Jump to content

  • Log in with Facebook Log in with Twitter Log in with Windows Live Log In with Google      Sign In   
  • Create Account

Submit your paper to J Biol Methods today!
- - - - -

staining at 37 degrees or RT - OK or really bad ?

staining protocol temperature

  • Please log in to reply
3 replies to this topic

#1 alwaysbreizh



  • Members
  • Pip
  • 4 posts

Posted 06 October 2011 - 09:21 PM


Several antibodies require staining at 37 degrees (chemokine receptors) or eventually RT (tetramers) and I noticed doing that, that most of the time every other markers in my panels look brighter and 'cleaner'.

I've always been told that phenotypic stains have to be performed at 4 degrees one reason for that being to limit cell death. From my experience, staining at 37 degrees or RT for no longer than 30 minutes, does not affect cell viability or only marginally (looking at pretty much every cell populations in mouse spleens, LN, BM, liver). So I was wondering if there was other rational reasons underlying why stains have to performed at +4 ?


#2 Rsm


    Post Dog

  • Active Members
  • PipPipPipPipPipPipPipPipPipPip
  • 385 posts

Posted 07 October 2011 - 01:19 AM

My experience is that it significantly decreases background. Anyway, why would keeping the cells on ice prevent cell death? I would assume that keeping them at body temperature (37C) prevents cell death better than at RT or 4C. Usually, you keep the cells on ice to prevent changes in signaling pathways due to disruption from the niche.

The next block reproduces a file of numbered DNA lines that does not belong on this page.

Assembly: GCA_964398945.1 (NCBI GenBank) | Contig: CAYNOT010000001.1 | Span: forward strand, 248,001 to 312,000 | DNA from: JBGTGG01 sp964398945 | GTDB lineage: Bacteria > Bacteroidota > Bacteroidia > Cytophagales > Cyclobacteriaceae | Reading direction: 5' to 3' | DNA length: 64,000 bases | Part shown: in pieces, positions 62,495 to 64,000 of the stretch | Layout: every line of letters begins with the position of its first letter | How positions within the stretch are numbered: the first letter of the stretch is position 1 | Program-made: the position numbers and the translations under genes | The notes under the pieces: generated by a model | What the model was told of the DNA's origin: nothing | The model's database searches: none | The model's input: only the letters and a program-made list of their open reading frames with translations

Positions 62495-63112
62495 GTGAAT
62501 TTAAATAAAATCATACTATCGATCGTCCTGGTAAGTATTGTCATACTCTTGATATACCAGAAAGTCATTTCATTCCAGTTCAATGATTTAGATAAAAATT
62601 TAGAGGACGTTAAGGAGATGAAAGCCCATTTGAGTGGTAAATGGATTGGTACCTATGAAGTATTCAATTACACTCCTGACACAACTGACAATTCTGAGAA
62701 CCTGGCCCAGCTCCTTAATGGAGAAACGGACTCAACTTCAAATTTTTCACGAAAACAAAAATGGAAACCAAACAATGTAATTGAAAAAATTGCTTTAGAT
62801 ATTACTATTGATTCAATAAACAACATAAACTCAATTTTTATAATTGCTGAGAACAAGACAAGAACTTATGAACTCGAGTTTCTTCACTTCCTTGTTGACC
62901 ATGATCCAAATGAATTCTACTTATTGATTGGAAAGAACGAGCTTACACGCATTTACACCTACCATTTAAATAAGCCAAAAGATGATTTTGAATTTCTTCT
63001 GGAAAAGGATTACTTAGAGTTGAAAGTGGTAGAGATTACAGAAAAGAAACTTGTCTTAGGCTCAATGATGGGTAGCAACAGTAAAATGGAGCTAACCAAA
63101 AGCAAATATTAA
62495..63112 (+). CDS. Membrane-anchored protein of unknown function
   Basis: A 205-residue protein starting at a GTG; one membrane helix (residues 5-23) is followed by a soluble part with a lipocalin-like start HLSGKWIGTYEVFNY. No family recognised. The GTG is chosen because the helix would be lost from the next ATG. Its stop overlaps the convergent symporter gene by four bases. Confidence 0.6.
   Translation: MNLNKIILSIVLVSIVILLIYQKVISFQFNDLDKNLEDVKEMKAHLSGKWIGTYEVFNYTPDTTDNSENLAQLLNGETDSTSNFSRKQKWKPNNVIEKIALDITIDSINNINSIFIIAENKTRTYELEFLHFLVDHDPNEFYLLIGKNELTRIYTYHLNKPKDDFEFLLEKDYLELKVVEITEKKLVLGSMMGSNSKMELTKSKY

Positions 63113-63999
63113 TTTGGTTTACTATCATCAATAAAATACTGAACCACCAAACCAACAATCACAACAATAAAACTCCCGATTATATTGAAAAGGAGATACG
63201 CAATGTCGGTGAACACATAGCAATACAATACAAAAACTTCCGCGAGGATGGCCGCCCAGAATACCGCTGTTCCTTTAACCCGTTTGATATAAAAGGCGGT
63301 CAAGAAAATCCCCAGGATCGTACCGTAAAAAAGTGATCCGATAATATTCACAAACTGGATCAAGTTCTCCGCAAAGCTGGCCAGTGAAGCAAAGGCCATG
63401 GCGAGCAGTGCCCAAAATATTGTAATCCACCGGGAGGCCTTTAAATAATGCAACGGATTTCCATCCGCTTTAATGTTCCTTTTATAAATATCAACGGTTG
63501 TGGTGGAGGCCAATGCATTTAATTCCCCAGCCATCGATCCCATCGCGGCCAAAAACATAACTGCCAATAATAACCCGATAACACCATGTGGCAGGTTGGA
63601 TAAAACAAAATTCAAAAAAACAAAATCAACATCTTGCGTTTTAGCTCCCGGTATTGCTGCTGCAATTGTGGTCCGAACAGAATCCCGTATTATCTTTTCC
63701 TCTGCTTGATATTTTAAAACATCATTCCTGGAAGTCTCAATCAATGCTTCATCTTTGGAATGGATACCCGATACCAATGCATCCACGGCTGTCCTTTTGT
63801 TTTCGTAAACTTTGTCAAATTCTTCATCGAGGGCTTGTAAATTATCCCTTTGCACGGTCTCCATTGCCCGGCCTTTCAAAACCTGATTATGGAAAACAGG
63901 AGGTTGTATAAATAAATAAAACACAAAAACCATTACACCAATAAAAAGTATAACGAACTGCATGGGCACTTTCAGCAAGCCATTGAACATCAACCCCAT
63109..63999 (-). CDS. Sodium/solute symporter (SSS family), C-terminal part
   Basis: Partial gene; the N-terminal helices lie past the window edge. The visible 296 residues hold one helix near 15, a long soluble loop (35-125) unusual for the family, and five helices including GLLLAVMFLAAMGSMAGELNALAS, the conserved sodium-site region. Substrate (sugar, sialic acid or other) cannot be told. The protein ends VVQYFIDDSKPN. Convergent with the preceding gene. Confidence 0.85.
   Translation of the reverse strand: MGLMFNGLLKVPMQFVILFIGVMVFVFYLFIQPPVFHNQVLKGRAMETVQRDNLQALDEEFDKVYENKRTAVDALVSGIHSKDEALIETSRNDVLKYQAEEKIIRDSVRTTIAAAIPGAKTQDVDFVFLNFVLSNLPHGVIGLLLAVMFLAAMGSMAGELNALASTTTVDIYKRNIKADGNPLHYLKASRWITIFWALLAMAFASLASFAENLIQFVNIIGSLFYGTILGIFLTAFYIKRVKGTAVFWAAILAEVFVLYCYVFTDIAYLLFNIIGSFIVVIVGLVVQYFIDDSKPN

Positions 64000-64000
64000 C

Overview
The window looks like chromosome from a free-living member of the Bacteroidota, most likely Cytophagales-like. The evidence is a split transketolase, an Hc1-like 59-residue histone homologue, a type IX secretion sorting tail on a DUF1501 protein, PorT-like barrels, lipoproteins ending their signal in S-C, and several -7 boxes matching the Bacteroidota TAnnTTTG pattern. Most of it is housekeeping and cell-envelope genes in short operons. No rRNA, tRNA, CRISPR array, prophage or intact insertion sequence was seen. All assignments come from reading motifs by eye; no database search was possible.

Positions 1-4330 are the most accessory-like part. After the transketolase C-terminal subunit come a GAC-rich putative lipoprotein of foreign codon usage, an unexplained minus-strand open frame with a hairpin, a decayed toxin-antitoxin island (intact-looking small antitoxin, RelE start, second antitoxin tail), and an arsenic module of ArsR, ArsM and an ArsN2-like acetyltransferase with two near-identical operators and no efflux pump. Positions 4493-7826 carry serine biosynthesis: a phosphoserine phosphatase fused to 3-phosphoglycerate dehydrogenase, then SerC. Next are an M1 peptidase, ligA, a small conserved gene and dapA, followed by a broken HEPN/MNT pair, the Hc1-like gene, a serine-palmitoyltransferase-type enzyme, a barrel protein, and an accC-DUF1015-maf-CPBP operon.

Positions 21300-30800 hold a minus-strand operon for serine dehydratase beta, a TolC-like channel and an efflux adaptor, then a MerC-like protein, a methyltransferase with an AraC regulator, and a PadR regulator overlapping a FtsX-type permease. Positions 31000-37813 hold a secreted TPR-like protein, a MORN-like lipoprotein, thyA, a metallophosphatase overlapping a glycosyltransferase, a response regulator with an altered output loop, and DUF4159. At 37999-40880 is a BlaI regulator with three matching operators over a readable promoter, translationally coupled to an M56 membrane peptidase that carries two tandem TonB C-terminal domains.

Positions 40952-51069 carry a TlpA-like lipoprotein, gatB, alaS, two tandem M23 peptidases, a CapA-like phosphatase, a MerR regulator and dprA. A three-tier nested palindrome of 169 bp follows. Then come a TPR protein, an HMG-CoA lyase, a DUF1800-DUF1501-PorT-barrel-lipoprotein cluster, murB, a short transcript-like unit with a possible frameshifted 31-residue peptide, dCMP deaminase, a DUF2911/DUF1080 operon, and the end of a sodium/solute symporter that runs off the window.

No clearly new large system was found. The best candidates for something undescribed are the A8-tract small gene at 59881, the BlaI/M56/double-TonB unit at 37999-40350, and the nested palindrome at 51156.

I got soul, but I'm not a soldier

#3 RynDggn



  • Active Members
  • Pip
  • 14 posts

Posted 28 November 2011 - 08:02 PM

The reason for keeping the cells on ice is to reduce internalization of the antibody. If cells are metabolically active and going through their normal surface antigen turnover, you could internalize antibodies which could lead to increases in background. One way to go about your staining procedure would be to stain the chemokine receptors 1st, wash, then do subsequent surface staining on ice or 4C and then wash again.

#4 science noob

science noob


  • Active Members
  • PipPipPipPipPipPipPipPipPipPip
  • 284 posts

Posted 29 November 2011 - 01:12 PM

I've always wondered about the difference between primary antibody incubation conditions. I was told that 37 is optimal since that's the normal temperature natural antibodies would be in our bodies. So, has it been proven that +4 would change signalling pathways?

Also, if you've fixed your cells, all cells are somewhat "dead".

Home - About - Terms of Service - Privacy - Contact Us

©1999-2013 Protocol Online, All rights reserved.